Impulse buying ‘causing misery for pets and owners’
09 December 2016
Impulse buying is putting the health and welfare of millions of pets at risk, according to new research from PDSA.
The latest PDSA Animal Wellbeing (PAW) Report reveals that over five million UK pet owners (24%) undertake no research at all before taking on a new pet. This means that many do not know enough about what’s needed to ensure their pet’s health and welfare.
Sean Wensley, PDSA senior vet, said: “The vast majority of owners undoubtedly love their pets. But buying pets on impulse is a big problem that isn’t showing any sign of improving. Lack of research before getting a pet means many owners have an incomplete understanding of what their pets need for a healthy, happy life. This is leading to serious pet welfare problems.”
One common misconception is the amount of time and effort that goes into keeping a pet.
The PAW Report reveals that 4.8 million owners (22%) found their pets harder work than expected. This can result in animals being rehomed or abandoned when owners find themselves unable to cope.
Many also underestimate the cost of ownership, with around 2.6 million owners (12%) believing their pet would only cost up to £500 over their entire lifetime. In fact, a dog typically costs between £21-33,000 over their lifetime, a cat £17-24,000 and a rabbit £10-15,000.
Sean Wensley says the problems can start even before a pet is acquired, with many being raised in unsuitable places and bought from online adverts.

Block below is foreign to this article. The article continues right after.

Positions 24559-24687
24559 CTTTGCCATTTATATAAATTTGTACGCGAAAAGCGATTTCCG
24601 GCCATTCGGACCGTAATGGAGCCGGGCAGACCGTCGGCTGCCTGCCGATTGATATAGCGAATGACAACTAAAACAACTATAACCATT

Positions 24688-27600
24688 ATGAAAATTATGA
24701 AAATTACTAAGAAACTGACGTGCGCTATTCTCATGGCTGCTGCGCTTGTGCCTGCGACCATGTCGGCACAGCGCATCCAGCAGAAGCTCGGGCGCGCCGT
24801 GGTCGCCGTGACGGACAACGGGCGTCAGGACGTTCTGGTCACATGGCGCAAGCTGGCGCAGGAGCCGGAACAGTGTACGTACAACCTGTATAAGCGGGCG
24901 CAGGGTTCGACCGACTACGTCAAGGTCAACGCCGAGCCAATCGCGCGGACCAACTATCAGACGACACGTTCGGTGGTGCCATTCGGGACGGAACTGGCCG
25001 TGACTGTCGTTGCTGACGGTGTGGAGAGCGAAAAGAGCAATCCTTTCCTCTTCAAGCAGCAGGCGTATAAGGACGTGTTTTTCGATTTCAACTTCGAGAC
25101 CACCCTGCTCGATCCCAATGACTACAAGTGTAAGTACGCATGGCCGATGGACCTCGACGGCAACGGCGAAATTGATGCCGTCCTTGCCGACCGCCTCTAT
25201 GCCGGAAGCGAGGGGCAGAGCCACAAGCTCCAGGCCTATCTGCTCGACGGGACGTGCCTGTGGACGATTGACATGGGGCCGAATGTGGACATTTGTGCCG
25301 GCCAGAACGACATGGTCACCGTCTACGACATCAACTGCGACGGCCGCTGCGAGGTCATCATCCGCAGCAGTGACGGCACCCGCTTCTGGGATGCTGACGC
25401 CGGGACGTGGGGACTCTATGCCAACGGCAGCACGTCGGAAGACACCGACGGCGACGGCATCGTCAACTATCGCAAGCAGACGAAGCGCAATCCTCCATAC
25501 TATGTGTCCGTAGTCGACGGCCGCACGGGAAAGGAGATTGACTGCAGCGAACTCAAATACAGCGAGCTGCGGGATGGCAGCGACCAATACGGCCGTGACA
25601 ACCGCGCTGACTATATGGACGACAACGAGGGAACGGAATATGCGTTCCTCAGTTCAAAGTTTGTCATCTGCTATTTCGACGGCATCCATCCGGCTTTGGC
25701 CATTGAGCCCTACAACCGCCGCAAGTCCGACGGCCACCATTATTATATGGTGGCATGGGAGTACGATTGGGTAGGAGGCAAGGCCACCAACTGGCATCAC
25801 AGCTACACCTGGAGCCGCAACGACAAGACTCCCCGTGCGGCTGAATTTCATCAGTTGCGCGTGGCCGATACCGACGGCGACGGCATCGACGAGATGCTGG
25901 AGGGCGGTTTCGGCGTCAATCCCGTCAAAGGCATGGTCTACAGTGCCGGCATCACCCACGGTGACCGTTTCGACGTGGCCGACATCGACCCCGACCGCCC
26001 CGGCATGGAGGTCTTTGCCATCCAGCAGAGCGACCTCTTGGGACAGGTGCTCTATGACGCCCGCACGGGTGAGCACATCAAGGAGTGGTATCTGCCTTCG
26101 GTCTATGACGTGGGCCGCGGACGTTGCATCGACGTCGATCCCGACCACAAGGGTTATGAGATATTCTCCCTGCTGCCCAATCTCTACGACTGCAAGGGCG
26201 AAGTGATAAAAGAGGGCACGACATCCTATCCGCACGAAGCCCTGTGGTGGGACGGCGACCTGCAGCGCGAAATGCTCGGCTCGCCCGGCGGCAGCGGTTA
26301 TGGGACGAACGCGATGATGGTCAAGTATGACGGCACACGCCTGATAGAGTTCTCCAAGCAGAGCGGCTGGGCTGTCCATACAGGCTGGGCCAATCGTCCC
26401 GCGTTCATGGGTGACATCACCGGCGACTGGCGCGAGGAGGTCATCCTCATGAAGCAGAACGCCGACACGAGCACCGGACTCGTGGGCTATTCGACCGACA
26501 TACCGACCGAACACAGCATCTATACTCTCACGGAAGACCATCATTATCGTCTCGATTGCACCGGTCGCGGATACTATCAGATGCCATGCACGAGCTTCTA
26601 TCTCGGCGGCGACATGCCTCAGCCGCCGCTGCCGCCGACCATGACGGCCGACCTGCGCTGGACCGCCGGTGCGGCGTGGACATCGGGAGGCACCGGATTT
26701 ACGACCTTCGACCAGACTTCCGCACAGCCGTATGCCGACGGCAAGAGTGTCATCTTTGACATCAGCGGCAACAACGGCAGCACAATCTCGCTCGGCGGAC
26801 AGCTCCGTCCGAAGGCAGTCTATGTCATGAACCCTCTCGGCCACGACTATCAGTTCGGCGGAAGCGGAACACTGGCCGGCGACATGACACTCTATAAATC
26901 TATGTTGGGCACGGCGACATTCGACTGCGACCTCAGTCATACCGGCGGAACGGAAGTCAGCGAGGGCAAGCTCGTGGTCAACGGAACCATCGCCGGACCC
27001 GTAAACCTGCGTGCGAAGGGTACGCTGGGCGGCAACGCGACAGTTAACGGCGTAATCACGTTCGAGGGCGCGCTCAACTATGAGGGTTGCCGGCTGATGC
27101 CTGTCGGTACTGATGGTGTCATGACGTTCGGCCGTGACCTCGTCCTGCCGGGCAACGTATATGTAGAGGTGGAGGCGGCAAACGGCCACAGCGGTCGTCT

“Buying pets from unsuitable sources can lead to big problems. For example, a puppy bought from a puppy farm won’t have been socialised and would rarely have received the preventive healthcare they need, such as vaccinations and worming. These problems lead to new owners being left with puppies that often become very unwell and can go on to develop problem behaviour, such as aggression, in later life.”
#PawsFirst campaign seeks to improve pet wellbeing
With the right research and planning, owning a pet can be a fantastic experience for the whole family, including the pet. So, in response to this worrying impulse-buying trend, we are asking the public to stop and think before making the decision to take on a new pet. Our #PawsFirst online tool aims to help owners decide whether taking on a pet is right for them and their lifestyle.
“Potential owners should look at what’s involved in owning a pet before making a decision,” adds Sean. “Caring for a pet can be very demanding, so be sure that your chosen pet is right for you and your lifestyle. You need to consider how you would meet their five welfare needs - for example, if you have time to walk a dog every day - and find out about related costs; including pet insurance, pet food, and veterinary care, including unexpected bills if your pet becomes ill or injured.
“Veterinary practices are an excellent source of reliable advice on all of these questions, with some now offering dedicated consultations for people looking to get a pet. A visit to your local vet practice will help you avoid the common pitfalls that vets and vet nurses see the consequences of every day.”
If you are thinking about getting a pet make sure you #PawsFirst and take our quiz to avoid problems for you and your chosen pet.
Other key PAW Report findings:
- The percentage of owners who report that their dog has been microchipped has increased since 2015, from 83% to 92%, most likely due to microchipping becoming a legal requirement.
- Over 5.2 million owners (24%) did no research at all before choosing their pet.
Over half of rabbits (52%) still live alone – equating to around 780,000 lonely rabbits in the UK - despite needing the company of another compatible rabbit.
- Around 2.3 million cats (21%) are living in households with another cat or cats that they don’t get along with, which is one of the most common causes of stress and stress-related disease, such as bladder disease in cats.